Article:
Anyone who regularly reads our newsletter, blog, or attends our programs knows that Audubon North Carolina has spent a lot of time and effort over the last few years working to learn about and conserve Golden-winged Warblers (GWWA). And we are not alone. The Golden-winged Warbler Working Group (GWWAWG)was established in 2005, by more than 75 partners, to dig deep into the science and life cycle of this species. In this series of blog posts, learn about all the work of the GWWWG and what this collaborative effort has done to protect this tiny gem of our forests.
Post by Curtis Smalling, Coordinator NC IBA Program & Mountain Program Manager
We have also learned that the amount of forest at the stand level (quantity of trees per unit area) or territory scale is also very important. We never could figure out early on our study sites where the birds went during the later part of the day. We would follow them in the morning while they sang and foraged, and then when lunchtime came, we couldn’t find them. They did not sing, did not interact with each other. We were frustrated but curious.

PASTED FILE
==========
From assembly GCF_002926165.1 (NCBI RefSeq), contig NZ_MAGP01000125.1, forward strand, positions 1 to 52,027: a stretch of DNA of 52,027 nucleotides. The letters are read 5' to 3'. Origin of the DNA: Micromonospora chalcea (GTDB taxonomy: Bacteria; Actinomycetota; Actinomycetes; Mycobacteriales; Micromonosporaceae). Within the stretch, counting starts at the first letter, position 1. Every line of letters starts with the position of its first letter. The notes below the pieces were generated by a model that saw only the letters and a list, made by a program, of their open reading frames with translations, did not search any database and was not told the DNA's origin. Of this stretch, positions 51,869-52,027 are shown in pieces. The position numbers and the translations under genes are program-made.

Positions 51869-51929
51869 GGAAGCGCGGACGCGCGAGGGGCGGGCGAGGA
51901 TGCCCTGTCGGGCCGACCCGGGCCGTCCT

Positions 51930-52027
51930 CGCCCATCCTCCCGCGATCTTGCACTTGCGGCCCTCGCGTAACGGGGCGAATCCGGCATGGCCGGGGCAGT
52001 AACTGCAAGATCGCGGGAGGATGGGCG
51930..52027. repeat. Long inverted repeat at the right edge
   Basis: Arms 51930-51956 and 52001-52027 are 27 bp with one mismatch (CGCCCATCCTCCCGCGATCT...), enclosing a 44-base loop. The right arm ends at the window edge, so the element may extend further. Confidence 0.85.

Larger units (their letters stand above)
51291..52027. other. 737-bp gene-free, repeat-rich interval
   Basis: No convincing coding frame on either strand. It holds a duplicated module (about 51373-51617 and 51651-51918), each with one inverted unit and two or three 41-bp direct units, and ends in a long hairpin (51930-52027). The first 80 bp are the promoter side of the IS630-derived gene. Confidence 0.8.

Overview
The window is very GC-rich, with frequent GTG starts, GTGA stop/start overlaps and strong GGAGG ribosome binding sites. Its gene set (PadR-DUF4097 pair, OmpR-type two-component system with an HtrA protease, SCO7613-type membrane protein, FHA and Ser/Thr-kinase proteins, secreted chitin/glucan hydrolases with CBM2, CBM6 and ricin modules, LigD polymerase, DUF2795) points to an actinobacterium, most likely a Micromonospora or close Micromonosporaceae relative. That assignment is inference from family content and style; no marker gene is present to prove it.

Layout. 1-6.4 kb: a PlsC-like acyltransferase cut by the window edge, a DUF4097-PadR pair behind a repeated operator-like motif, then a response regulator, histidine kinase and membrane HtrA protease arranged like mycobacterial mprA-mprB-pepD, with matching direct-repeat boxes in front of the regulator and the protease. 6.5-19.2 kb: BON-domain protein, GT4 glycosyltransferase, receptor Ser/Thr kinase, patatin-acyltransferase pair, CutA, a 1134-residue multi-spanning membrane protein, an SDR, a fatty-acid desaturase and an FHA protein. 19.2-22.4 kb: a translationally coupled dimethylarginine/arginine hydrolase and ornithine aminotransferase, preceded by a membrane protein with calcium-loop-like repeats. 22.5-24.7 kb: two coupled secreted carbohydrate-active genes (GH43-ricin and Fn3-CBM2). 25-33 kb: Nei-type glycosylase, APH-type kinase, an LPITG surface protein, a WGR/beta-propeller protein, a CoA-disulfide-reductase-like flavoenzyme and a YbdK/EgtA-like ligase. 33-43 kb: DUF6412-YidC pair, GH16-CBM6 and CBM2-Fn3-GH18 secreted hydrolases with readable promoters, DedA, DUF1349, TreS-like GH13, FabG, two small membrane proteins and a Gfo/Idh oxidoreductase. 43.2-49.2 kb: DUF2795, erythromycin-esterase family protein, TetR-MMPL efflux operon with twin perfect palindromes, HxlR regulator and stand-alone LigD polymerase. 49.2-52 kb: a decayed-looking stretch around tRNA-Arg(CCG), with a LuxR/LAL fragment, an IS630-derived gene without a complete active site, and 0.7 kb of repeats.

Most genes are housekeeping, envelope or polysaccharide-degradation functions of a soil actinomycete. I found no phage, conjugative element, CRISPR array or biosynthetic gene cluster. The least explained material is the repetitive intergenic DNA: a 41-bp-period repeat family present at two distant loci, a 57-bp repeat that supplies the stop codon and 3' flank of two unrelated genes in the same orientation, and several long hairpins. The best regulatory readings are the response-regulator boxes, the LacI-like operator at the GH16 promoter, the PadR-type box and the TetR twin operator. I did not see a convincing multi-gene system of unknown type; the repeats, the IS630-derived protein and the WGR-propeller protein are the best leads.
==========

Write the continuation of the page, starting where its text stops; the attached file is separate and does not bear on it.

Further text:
Thanks to telemetry work done by partners in Minnesota, Tennessee, and West Virginia we now have a better picture of why that is. As it turns out, the males go into the adjacent mature forest to feed for most of the afternoon. We always think of them as an early successional bird, but the proximity of the forest is also very important. It becomes even more important after the young birds fledge from the nests. Thanks to tiny transmitters put on adults and fledglings, we now know that the birds lead their young birds into the adjacent forest. And it is even more complicated than that simple fact. Golden-wings practice what is known as brood splitting. Once the chicks fledge (usually all on the same day), the pair split the brood into two groups, with one parent tending to each group. They do not segregate by sex, and it is not always an even split. The female does a better job of getting her young into the forest, and she often goes further in, often as much as 400-500 yards. The males tend to stay slightly closer to the open edge between forest and early successional.